Feb 21, 2023
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Burberry: Daniel Lee debuts by bringing back Britishness

Feb 21, 2023

Talk about the weight of expectations. Rarely has a debut collection by a new creative director for a major league fashion brand seemed so important as Daniel Lee’s debut for Burberry on Monday night.

Burberry - Fall-Winter2023 - 2024 - Womenswear - Londron - © ImaxTree

The result was a celebration of Britishness – from English roses and medieval knights to plaid playfulness and trench-coat couture.
It’s hard to underestimate how important Burberry feels for the UK luxury industry. It is its one truly global mega brand. Local reviewers treat it like a member of the royal family.

Which is what made this first collection by Lee so interesting. It was a slanted view of the archives, self-indulgent, occasionally odd and even eccentric. But above all it felt new and different and very gutsy, by proposing a fresh vision of Burberry.
Pre-show, the paparazzi had a field day, or rather evening, as a gang of stars gathered inside a custom-built tent in the south London neighbourhood of Kennington.
Jason Statham and girlfriend Rosie Huntington-Whiteley sat front row; as did actresses Jodie Comer and Selma Blair; veteran UK supe Liberty Ross and partner Jimmy Iovine; Georgia Mae and Bianca Jagger; a small posse of Chinese movie stars; rappers Skepta and Future.  Soccer player Son Hueng-Min from Tottenham Hotspur; fashion’s favorite film director Baz Luhrmann; and face DJ Honey Dijon also worked the scene pre-show.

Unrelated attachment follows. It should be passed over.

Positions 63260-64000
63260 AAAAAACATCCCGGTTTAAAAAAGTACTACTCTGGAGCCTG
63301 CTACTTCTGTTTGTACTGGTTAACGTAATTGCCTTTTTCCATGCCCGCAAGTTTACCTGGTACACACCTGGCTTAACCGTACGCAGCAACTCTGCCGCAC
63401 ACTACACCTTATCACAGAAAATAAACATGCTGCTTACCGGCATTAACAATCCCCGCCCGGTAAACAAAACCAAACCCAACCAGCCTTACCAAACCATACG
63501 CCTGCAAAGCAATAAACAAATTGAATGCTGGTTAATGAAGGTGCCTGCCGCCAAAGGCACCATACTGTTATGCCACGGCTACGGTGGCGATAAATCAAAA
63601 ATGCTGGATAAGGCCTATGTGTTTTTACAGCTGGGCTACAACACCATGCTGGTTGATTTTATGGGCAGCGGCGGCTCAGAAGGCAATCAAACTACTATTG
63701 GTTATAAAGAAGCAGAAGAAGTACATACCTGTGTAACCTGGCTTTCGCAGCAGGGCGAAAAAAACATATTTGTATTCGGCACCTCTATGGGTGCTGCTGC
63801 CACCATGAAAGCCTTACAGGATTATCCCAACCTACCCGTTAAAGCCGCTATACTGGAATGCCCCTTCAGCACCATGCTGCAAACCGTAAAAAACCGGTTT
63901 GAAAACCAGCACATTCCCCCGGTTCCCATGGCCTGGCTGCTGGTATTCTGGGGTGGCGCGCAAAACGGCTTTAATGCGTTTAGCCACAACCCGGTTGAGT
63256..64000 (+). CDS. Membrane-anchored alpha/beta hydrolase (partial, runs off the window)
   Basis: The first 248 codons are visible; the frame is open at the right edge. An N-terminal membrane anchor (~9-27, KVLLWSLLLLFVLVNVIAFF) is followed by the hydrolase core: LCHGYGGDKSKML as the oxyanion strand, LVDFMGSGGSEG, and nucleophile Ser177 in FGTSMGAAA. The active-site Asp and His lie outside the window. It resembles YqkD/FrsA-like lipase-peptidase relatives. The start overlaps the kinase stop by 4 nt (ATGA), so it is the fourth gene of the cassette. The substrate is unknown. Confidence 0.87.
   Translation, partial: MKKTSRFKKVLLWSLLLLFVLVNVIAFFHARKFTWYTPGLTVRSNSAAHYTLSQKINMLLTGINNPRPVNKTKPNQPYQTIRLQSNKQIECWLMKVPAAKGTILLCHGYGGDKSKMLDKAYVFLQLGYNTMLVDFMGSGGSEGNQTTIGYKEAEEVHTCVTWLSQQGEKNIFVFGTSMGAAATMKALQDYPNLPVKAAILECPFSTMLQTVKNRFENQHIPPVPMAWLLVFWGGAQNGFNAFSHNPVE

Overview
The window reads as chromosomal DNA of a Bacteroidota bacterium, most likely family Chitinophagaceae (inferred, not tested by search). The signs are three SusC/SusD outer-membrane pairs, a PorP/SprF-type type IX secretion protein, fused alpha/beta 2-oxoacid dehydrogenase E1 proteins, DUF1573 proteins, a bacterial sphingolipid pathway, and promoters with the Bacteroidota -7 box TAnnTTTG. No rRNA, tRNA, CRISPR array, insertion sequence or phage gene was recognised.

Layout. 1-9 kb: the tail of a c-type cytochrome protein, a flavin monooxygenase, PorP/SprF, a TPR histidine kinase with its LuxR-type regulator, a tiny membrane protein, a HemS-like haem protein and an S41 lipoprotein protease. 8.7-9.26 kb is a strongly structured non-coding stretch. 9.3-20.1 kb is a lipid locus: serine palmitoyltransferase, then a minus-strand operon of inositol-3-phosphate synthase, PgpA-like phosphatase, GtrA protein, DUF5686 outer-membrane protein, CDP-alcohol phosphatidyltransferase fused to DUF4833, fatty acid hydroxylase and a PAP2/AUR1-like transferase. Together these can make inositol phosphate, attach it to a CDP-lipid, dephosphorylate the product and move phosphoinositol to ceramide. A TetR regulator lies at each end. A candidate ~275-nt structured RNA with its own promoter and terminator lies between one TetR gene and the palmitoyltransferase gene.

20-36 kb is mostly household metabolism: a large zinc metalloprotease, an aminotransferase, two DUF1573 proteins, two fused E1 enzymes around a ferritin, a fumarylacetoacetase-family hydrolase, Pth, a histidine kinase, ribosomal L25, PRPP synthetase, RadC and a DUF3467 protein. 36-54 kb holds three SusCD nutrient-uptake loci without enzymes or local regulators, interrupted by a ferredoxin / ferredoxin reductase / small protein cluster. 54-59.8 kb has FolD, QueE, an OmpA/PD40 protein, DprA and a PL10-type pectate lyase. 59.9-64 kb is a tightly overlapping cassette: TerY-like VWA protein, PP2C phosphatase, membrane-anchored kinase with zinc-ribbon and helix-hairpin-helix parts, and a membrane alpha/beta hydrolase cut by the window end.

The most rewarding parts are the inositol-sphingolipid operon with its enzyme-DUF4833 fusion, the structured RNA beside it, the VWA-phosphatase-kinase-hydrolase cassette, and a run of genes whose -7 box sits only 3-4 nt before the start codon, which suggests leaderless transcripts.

Spacey industrial music set the mood in a dark set. With a twisting runway and padded seats, on each of which was a rubber hot water bottle covered in wool plaid. Strangely, almost the only plaid in the collection.

Burberry - Fall-Winter2023 - 2024 - Womenswear - London - © ImaxTree

Is the hot water bottle the new handbag? One would certainly think so given that over a dozen models carried hotties in various plaids in the show. Lee is clearly expecting a harsh winter in 2023, sending out dozens of great coats; padded trench-coats; faux fur yeti worthy parkas and immense puffers. 
It was almost as if BBC gardening star Monty Don had planned to build a garden in Canada. Trapper gardening chic – from the huge Wellington boots and Klondike gold miners fur hats to all sorts of fur bags and shoes.
Above all this was a deliberate attempt to revive the brand by playing with multiple logos and signifiers which Lee discovered in his first weeks delving through the archive.
Lee revived Prorsum, meaning future in Latin, throughout the collection, including it on big blanket coats, and most powerfully in a series of abstract prints.
Daniel’s opening was hyper indicative: a redhead model in an oversized mono-color trench, topped by a shearling collar and anchored by metallic pickle green boots with an ankle bracelet. Followed by a guy in the exact same outfit, albeit in construction boots.